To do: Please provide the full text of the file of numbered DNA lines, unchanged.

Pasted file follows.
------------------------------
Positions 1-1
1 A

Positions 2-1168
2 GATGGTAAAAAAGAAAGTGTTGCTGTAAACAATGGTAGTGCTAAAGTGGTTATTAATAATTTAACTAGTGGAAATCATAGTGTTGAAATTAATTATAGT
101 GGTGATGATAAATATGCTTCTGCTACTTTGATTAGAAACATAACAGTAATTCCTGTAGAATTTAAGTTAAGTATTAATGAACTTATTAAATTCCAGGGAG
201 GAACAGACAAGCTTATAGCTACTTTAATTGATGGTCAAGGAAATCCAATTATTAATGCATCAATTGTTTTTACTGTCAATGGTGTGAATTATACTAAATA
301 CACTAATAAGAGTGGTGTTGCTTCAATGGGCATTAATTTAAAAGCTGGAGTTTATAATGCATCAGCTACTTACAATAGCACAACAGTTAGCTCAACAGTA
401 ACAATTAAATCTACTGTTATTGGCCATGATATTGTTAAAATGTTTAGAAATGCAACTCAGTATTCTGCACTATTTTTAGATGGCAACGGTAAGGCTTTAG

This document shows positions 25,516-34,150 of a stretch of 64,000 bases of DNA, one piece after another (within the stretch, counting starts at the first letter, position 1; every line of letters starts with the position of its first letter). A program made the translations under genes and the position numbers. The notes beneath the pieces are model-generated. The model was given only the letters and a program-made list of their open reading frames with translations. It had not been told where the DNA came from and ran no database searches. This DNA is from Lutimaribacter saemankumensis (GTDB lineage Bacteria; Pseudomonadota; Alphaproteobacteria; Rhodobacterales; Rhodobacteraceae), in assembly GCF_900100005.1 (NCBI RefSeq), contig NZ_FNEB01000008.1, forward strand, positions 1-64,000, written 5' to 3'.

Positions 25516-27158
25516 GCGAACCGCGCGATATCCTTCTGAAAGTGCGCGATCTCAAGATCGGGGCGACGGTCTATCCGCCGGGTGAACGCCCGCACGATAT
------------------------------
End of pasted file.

Positions 1-1
1 A

Positions 2-1168
2 GATGGTAAAAAAGAAAGTGTTGCTGTAAACAATGGTAGTGCTAAAGTGGTTATTAATAATTTAACTAGTGGAAATCATAGTGTTGAAATTAATTATAGT
101 GGTGATGATAAATATGCTTCTGCTACTTTGATTAGAAACATAACAGTAATTCCTGTAGAATTTAAGTTAAGTATTAATGAACTTATTAAATTCCAGGGAG
201 GAACAGACAAGCTTATAGCTACTTTAATTGATGGTCAAGGAAATCCAATTATTAATGCATCAATTGTTTTTACTGTCAATGGTGTGAATTATACTAAATA
301 CACTAATAAGAGTGGTGTTGCTTCAATGGGCATTAATTTAAAAGCTGGAGTTTATAATGCATCAGCTACTTACAATAGCACAACAGTTAGCTCAACAGTA
401 ACAATTAAATCTACTGTTATTGGCCATGATATTGTTAAAATGTTTAGAAATGCAACTCAGTATTCTGCACTATTTTTAGATGGCAACGGTAAGGCTTTAG

This document shows positions 25,516-34,150 of a stretch of 64,000 bases of DNA, one piece after another (within the stretch, counting starts at the first letter, position 1; every line of letters starts with the position of its first letter). A program made the translations under genes and the position numbers. The notes beneath the pieces are model-generated. The model was given only the letters and a program-made list of their open reading frames with translations. It had not been told where the DNA came from and ran no database searches. This DNA is from Lutimaribacter saemankumensis (GTDB lineage Bacteria; Pseudomonadota; Alphaproteobacteria; Rhodobacterales; Rhodobacteraceae), in assembly GCF_900100005.1 (NCBI RefSeq), contig NZ_FNEB01000008.1, forward strand, positions 1-64,000, written 5' to 3'.

Positions 25516-27158
25516 GCGAACCGCGCGATATCCTTCTGAAAGTGCGCGATCTCAAGATCGGGGCGACGGTCTATCCGCCGGGTGAACGCCCGCACGATAT